Sunday, May 9, 2010
Breakfast Stew: An Homage
Every year, in the merry month of May, as the flowers burst into bloom, and the earth wallows in its own unbridled fecundity, thousands of medievalists (and some Early Modernists) flock like nesting swallows to beautiful Kalamazoo, Michigan. The terminus of this annual migration is the International Congress on Medieval Studies, a huge academic conference, with something like 3,000 attendees, and more than 300 sessions, scheduled over four days. World-famous professors, freshly minted PhDs, graduate students, and independent scholars alike share ideas, expertise, and cheap, screw-top wine in a unique admixture of intellectual bonhomie and practical necessity as they jockey for position at the various university press open bars. (Nothing levels the playing field like free booze.) In truth, it's a veritable orgy of intellectual stimulation, teeming - yea, even writhing - with fresh ideas, random encounters with the great and the good, friends old and new, exciting conversations, astonishing brilliance and utter silliness in equal measure, mead tastings, pub crawls, and, last but not least, the dance, which I'm afraid I can't discuss in this or any other forum. As the saying goes, "What happens at the Kalamazoo dance, stays at the Kalamazoo dance."
Each morning, after awakening in dormitory accommodations bearing more than a passing resemblance to those of a Carthusian monastery - a nice, if inadvertent, medieval touch, along with the short sheets, and the hairshirts interpreted as towels - the visiting pilgrim showers quickly in the chilly ambience of a shared bathroom whose fixtures are embossed with their year of installation (1964), and heads out to begin the day. For those up and dressed in good time before the day's first session, it's a short walk to Maggie's Campus Cafe, famous for big, greasy, affordable breakfasts; the place is usually full of conference-goers, and part of the fun is the incongruous mixture of visiting academics and bemused locals. Their signature dish is Maggie's Breakfast Stew, which is not only enormous but potentially lethal - if you don't believe me, check out the menu description: "A succulent blend of hash browns, bacon, ham, egg and cheese...the perfect hangover medicine! You can have a half order, but why? The full is twice as big and only 65 cents more!"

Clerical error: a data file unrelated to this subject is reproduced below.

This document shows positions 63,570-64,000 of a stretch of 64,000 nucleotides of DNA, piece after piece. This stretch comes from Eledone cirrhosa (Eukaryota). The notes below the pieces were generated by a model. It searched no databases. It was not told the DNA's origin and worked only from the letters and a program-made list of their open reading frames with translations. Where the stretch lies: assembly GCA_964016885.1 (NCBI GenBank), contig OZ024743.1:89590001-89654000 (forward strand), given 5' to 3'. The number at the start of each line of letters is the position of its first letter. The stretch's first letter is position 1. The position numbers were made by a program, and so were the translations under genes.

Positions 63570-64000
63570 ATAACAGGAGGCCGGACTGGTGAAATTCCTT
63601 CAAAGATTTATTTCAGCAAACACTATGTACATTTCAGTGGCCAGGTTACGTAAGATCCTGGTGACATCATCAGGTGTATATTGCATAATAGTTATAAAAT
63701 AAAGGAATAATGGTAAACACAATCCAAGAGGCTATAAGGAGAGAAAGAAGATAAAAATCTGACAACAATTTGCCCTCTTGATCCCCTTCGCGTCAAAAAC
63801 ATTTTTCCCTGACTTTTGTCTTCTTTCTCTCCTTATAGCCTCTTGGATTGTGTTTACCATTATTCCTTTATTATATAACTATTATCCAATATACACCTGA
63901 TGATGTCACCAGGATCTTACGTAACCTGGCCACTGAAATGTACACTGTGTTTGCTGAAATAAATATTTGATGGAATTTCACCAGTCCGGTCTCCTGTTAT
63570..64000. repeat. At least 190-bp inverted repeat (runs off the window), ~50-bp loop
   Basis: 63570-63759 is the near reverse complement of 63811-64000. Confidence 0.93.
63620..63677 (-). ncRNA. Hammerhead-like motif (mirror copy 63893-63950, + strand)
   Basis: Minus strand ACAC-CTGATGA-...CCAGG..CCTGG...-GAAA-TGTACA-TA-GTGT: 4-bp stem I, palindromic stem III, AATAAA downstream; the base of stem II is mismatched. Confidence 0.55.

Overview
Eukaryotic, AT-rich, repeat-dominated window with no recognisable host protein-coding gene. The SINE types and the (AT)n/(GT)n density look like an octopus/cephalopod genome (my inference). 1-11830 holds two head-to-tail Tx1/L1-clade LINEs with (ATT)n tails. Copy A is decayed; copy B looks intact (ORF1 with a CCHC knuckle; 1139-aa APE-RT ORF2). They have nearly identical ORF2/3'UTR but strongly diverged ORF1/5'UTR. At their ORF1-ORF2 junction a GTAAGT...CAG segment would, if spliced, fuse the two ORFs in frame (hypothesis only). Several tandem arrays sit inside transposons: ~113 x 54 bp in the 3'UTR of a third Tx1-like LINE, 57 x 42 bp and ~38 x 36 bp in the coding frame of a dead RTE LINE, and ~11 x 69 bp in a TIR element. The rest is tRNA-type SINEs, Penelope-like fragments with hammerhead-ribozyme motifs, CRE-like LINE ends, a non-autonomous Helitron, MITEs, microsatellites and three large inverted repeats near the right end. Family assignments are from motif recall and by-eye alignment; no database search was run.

My partner and I love the yearly trip to K'zoo, and have been attending together since 2005; one of the nice things is that his birthday often falls during the trip, which means we can celebrate it with people whom we don't get to see very often. This year, however, due to a combination of work, overscheduling, family obligations, and general end-of-semester burnout, we've decided to stay home and give it a miss. On the whole, we're happy with this decision (due in no small part to the relief of not having to produce a conference paper in addition to everything else!), but when his birthday dawned, and we were not rushing to the airport, I was seized with the urge to cook up a big, greasy, good-for-what-ails-you, morning-after-the-infamous-dance, trashy-diner-tastic pile o' food. This is what I came up with, and I must say that it really hit that "starchy breakfast" sweet spot. Next time I might throw in some tofu, mashed with turmeric and nutritional yeast, for the "egg," so go ahead and try it if the idea appeals. Then again, it's pretty damn good just the way it is; next time I'm in Kalamazoo, I might even suggest it to Maggie!
~ 2 tbsp. canola oil
~ 1 large onion, chopped
~ 1 bell pepper, diced
~ 1 lb. mushrooms, sliced
~ 1 tsp. each: salt, paprika, parsley
~ 1/2 tsp. each: thyme, marjoram
~ A few generous grinds of black pepper
~ 1-2 tsp. hot sauce
~ 1 cup veggie crumbles, or 2 veggie burgers, mashed
~ 4 medium potatoes, baked, cooled, and cut into chunks
~ 1 8 oz. package tempeh bacon, cooked
~ In a large, deep skillet, heat the oil and saute onions over medium-high heat, about 3 minutes.
~ Add the bell pepper, mushrooms and seasonings, and cook another 5-7 minutes, until the mushrooms are giving up their liquid.
~ Add the veggie crumbles and potatoes, and combine thoroughly. Spread the mixture evenly across the pan, and continue cooking for about 15 minutes, stirring every few minutes so that the crispy bits get redistributed (think hash!).
~ Crumble in the cooked tempeh and combine thoroughly.
~ Now make...
~ 1 tbsp. Earth Balance
~ 1 large shallot, minced
~ 1 tbsp. flour
~ 1/2 tsp. each: salt, sage, dry mustard, paprika, garlic powder
~ 1 tbsp. vegan Worcestershire sauce
~ 1.5-2 cups plain, unsweetened soy milk
~ 1/2 cup grated blue flavor Sheese (optional, but great if you can get it!)
~ 1 cup cheddar flavor Daiya, or vegan cheese of your choice
~In a saucepan, melt the Earth Balance and saute the shallot over medium-low heat, about 3-4 minutes.
~Stir in the flour and dry seasonings to make a roux. Continue to cook, stirring constantly, another minute or so.
~Whisk in the Worcestershire sauce and 1/2 cup of the milk; keep stirring!
~When the mixture is smooth, turn heat to low and gradually add the cheeses and the remaining milk, stirring until you get a smooth, uniform texture and the thickness you like; this should take between 5 and 10 minutes. Remove from heat.
~ To serve, just put a big ol' pile of the stew on your plate, and ladle the cheesy sauce on top. Be sure to have toast on the side to soak up any excess, and some extra hot sauce in case you want to make things spicier. (Maggie's doesn't have a liquor license - quel dommage - but a bloody Mary would be the perfect thing to wash this down!)